STAY in Vienna:
Wombats: The Base
It doesn't get cheaper than this. Nevertheless, the Wombats was recently voted the cleanest hotel in the world. Those two characteristics make it the perfect place for people who don't intend to spend much time in their hotel anyway. The Base has had its base in the 15th district since 1999. Since its concept has been so successful, The Lounge followed in the Mariahilferstraße. In 2011, The Naschmarkt will be opened. The flair is typical of a well-kept, no-frills hostel: Friendly staff, sociable guests, simple rooms. Absolute highlight is the beautiful sun terrace. And if you can't stand a stranger snoring next to you, you don't have to. In the Wombats you can rent a double, where you don't even have to share the bath and toilet with your new friends. Doubles start at 50 euros, and a night in the dormitory at 12 euros.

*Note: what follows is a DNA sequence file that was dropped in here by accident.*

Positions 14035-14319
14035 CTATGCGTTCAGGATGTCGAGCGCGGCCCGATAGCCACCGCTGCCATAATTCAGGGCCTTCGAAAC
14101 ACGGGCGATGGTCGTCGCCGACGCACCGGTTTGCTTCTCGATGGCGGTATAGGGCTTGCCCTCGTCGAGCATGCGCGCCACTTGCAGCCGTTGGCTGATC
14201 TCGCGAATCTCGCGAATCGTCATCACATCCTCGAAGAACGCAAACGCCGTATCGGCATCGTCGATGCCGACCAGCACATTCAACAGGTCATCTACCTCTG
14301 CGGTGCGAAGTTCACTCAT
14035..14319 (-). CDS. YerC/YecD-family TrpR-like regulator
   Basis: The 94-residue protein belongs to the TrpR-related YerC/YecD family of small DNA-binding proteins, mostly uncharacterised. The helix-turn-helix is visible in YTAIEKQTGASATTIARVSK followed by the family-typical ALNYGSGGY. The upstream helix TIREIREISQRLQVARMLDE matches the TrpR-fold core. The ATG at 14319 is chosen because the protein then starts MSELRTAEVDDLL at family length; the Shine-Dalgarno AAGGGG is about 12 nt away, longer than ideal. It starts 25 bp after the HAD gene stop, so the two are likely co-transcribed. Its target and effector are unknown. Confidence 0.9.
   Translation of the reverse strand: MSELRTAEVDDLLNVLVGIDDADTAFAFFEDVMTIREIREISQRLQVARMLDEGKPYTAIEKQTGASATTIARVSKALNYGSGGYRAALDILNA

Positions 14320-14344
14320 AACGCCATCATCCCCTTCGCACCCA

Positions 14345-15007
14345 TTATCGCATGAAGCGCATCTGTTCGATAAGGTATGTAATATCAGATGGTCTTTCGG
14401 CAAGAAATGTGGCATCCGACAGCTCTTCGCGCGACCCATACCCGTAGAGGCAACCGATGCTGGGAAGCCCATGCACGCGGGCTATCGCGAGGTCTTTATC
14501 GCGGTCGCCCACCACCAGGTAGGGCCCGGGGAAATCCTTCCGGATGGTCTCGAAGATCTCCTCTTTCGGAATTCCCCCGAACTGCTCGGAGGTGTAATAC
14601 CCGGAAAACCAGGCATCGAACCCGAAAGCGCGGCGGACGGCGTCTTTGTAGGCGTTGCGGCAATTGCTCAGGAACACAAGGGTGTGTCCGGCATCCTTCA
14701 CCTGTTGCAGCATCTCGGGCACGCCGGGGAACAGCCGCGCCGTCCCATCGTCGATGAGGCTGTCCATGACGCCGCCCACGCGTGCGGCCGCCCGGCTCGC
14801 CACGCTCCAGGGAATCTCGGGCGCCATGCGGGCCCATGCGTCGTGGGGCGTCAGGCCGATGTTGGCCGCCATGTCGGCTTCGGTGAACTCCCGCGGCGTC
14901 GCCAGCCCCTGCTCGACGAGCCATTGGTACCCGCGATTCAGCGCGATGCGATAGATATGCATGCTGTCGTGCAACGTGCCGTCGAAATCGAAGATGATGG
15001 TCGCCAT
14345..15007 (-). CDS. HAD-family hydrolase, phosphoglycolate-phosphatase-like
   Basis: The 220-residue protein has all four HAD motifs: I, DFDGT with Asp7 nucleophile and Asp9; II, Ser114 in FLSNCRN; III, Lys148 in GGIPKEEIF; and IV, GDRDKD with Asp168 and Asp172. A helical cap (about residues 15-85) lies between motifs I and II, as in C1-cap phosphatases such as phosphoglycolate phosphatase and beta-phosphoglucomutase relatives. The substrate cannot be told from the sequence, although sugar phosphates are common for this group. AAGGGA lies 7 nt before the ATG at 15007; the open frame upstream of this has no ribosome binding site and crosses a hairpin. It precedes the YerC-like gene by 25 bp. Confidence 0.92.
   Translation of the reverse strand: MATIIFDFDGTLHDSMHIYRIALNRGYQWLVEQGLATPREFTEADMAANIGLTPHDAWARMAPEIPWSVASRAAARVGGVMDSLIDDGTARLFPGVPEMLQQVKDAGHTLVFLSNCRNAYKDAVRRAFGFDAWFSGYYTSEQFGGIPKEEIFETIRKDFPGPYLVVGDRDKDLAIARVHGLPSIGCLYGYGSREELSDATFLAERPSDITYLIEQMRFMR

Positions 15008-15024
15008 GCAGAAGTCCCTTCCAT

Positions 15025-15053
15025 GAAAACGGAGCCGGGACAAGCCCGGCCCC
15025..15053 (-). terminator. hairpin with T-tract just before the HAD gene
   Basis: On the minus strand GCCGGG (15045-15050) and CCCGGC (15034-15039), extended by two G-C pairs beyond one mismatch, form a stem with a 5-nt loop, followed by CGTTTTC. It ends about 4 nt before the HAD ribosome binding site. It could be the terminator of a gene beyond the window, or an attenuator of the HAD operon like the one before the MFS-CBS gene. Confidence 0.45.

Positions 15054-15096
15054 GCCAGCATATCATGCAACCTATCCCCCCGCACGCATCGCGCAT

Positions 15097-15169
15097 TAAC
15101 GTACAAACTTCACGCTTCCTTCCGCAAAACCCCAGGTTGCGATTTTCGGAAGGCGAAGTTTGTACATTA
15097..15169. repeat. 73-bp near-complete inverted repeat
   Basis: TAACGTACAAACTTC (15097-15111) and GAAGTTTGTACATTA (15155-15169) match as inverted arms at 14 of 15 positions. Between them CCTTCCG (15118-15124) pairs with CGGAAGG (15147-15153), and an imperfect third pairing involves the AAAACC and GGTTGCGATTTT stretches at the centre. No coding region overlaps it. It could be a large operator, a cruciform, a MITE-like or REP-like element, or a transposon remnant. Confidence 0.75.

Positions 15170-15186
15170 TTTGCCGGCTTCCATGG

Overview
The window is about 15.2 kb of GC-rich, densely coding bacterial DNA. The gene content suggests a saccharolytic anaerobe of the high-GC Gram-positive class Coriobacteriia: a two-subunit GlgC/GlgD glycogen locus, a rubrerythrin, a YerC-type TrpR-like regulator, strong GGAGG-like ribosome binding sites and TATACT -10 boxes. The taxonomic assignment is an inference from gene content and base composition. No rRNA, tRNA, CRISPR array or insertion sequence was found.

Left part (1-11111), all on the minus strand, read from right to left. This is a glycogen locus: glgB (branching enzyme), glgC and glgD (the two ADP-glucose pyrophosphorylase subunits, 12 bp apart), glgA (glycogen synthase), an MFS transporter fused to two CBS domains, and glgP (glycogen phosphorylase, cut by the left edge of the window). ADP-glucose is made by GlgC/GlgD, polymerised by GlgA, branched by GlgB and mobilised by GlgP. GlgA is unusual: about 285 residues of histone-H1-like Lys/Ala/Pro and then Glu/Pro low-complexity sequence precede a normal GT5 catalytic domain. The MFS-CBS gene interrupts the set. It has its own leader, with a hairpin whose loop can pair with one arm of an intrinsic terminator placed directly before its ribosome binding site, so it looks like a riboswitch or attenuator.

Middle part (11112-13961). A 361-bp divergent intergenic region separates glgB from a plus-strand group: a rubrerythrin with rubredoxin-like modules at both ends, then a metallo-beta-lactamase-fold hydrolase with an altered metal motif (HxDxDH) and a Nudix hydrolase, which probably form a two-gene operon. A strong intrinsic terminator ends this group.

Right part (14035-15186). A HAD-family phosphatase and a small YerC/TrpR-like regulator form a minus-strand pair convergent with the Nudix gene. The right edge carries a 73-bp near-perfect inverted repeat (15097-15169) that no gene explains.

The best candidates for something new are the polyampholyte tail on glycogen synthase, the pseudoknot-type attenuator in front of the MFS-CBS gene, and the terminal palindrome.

The beautiful Art Nouveau building has apartments that fulfil nearly every demand. You can get apartments starting at at a cosy 25 or up to a spacious 90 sqm, the latter providing enough room for up to seven people. Of course there is everything that you need in the kitchen and bath room, and the big apartments even have a washing machine and dishwasher. The apartments under the attic are particularly great. They are not cheap, but you have a direct view onto St. Stephen's Cathedral. Tip: For 5 euros a person you get breakfast room service. A night in the cute suite starts at 155 euros.
The Pension Nossek is often booked up months in advance, and that's understandable. If you happen to know a nicer and more charming hotel, please let us know. The family run establishment is more than 100 years old, and it's clear to see: stucco ceilings, parquet floors and Vienna period furniture create a very special atmosphere. Prices are relatively favourable, which is surprising given its location. The Pension Nossek is located directly at the moat in the first district, from some rooms your can even see the posh shopping street. There are a colourful mix of guests, ranging from the university professor to the backpacker. Doubles start at 115 euros at night.
EAT in Vienna: